I woke up late (there’s a story there, but too complicated and trivial to be worth relating) and rather depressed. I felt a bit better after breakfast, but not great. I felt depressed enough to listen to music while getting dressed, and intermittently during the day which I have been avoiding recently because of The Three Weeks of Jewish national mourning. But I listened really quietly, because I’m still avoiding explaining to my parents that my rabbi mentor said it was OK to listen to music when I’m depressed. I’m not sure why I feel self-conscious like that, because it’s hardly the most problematic thing I do when depressed. Sleeping through the whole morning is worse, both Jewishly and pragmatically, as is becoming irritable and sniping at my parents.
Incidentally, I came across this post yesterday that shows it’s not just me who struggles at this time of the Jewish year.
I tried to work on my novel, but it was hard. Aside from being upset by more antisemitism reported by The Jewish Chronicle (I probably shouldn’t read it), it was hard to engage with writing. A new chapter is always hard, I think because I’ve been switching perspective in alternate chapters, so I need to change how I think each time, but this chapter needs to be handled sensitively (a woman fleeing her abusive rapist husband with her baby) and I was so caught up in my own negative feelings that I found it hard to enter into someone else’s and I didn’t want to write something inappropriate, so it was easiest not to write. All this, plus a strong background level of depression and exhaustion. Plus, I had therapy in the afternoon, which is normally when I do most of my writing.
Eventually I gave up and did a bit of Torah study for twenty minutes to fill the gap until therapy. I don’t think I would have been able to do much more even without therapy, as I was feeling so depressed. My main other achievement, after therapy, was to go for a walk. It was raining lightly when I left, but I decided I needed the exercise. Unfortunately it then rained heavily, but by the time I got home, it was easing up.
Therapy was good. I shared that I’m trying not to worry about my parents’ mortality and instead to focus on gratitude that I have a good relationship with them and am able to spend so much time with them.
I also spoke about feeling dependent on online interactions. A lot of my friends are online, certainly the ones I communicate with most regularly. I like having online friendships, especially with people who also have struggles, and I think it’s good to have mutual support there, but I was worrying that I’ve become someone who is constantly checking his emails or blog reader for the “hit” of having a comment on my blog or a new post to read on someone else’s blog. I’m going to try to limit myself to internet use only twice a day, when I get up and in the early evening. My therapist is away for a few weeks now, so I’m going to be able to have a few weeks to practise that and get back to her about it.
I’m too tired after therapy to do much, so I mostly watched TV, aside from walking and eating dinner with my parents.
The Doctor Who bit with some general mental health bits:
I didn’t feel like watching more current Doctor Who after therapy, so watched some of my birthday present to myself, The Macra Terror. This is a Doctor Who story from 1967 that, like nearly 100 episodes, is missing from the archives. It was broadcast before commercial video recorders existed, but some fans taped the soundtrack of these episodes (basically put an old reel-to-reel tape recorder by the TV speaker while it was being broadcast) and that’s been used as the basis for an animated version. There’s some discussion among fans as to whether animation is the best way of experiencing missing episodes, and certainly the animation is not Pixar standard, but at least it gives an idea of what the story was like. I find watching the animations easier to follow than listening to the narrated soundtrack on CD.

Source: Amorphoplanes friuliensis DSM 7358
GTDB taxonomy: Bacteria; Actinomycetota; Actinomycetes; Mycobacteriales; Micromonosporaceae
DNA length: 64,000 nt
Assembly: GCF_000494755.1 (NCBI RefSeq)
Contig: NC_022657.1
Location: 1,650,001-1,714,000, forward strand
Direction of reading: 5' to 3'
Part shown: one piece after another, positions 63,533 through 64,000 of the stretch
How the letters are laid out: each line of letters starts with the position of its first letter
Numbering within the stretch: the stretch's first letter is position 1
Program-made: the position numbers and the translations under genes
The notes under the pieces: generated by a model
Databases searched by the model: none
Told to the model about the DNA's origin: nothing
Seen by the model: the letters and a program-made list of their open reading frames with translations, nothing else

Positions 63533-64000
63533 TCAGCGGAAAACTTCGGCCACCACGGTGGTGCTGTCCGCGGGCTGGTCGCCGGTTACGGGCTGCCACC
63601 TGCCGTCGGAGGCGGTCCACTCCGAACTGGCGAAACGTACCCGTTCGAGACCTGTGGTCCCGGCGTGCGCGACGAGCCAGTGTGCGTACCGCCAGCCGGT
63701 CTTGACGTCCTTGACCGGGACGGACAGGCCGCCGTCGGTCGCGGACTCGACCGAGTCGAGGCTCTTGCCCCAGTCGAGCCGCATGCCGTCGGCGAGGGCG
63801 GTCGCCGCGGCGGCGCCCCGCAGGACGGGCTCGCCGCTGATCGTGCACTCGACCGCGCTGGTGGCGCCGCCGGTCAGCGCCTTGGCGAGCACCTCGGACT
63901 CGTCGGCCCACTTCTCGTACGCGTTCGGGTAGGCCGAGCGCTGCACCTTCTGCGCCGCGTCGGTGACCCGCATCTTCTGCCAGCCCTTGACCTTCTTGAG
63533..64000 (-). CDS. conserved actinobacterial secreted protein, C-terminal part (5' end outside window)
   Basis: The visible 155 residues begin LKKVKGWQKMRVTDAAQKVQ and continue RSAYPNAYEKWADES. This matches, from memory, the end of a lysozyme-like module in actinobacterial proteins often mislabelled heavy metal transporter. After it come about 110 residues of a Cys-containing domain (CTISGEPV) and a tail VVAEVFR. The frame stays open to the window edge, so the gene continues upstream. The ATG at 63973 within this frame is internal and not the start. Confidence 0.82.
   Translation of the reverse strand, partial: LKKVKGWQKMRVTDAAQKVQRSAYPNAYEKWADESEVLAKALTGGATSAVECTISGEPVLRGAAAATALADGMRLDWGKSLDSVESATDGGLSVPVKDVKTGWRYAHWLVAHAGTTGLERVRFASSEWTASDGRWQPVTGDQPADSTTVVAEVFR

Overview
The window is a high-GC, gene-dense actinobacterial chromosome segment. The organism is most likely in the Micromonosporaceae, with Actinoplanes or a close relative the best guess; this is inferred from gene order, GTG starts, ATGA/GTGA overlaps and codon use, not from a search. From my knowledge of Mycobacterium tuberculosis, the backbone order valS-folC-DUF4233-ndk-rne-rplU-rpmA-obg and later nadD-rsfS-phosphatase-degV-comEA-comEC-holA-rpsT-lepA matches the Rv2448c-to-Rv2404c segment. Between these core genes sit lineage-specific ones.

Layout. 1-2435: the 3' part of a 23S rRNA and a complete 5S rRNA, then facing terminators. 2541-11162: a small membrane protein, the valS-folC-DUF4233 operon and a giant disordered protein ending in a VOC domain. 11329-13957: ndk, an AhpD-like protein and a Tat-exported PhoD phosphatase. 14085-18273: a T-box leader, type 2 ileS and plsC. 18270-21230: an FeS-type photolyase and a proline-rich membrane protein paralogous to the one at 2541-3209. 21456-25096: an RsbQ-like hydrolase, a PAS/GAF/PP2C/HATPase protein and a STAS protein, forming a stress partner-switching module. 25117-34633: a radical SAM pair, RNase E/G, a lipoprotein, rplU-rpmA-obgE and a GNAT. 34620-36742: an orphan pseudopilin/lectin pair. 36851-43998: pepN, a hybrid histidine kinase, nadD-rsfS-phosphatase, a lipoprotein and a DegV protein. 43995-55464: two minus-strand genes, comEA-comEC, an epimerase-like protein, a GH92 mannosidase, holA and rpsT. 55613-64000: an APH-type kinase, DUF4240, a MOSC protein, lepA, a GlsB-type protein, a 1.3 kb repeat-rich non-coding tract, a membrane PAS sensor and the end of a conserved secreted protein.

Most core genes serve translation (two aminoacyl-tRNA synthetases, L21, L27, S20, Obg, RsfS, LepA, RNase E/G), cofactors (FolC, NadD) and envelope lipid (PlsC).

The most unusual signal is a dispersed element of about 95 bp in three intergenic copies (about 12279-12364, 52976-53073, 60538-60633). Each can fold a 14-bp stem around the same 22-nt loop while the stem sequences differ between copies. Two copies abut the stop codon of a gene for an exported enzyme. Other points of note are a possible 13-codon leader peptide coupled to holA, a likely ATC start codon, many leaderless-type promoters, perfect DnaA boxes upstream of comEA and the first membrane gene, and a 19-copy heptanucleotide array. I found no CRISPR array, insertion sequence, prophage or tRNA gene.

The story has some interesting aspects from a mental health point of view (which is why I’m writing here rather than on my Doctor Who blog). The toxic positivity and conformity of the futurist Colony came across well, with conformity enforced by peer pressure, brainwashing and hospitalisation for euphemistic “correction” with dissent being conflated with psychosis by the authorities, an effective depiction of the co-option of psychiatry by oppressive regimes. One could interpret the story as being somewhat anti-psychiatry (in the R. D. Laing sense), in that the dissidents are treated as psychotic, but in fact are genuinely seeing something in society that everyone else has been brainwashed to deny, although given that this is Doctor Who, what they can see are giant crabs, rather than abstract oppression or power structures.
I don’t really agree with the anti-psychiatry movement in general. I think medication and therapy are often helpful. I think they may be right that one can suffer mental illness as a result of being aware of negative things in society, although I think there probably is a personal trigger too. I also think the anti-psychiatry movement was too narrow and ideological in outlook (mostly Marxist, although Thomas Szazz was liberatarian). I don’t share such a dogmatic outlook. I’m sure my experience of antisemitism, which I do feel affects the ups and downs of my depression on a day to day basis (see above), even if it’s not a cause as such, would not be accepted as a legitimate society cause of my mental illness by the Marxists in the movement, given that an increasing amount of antisemitism is coming from the hard-left, who are in denial of it (see the latest Twitter incident).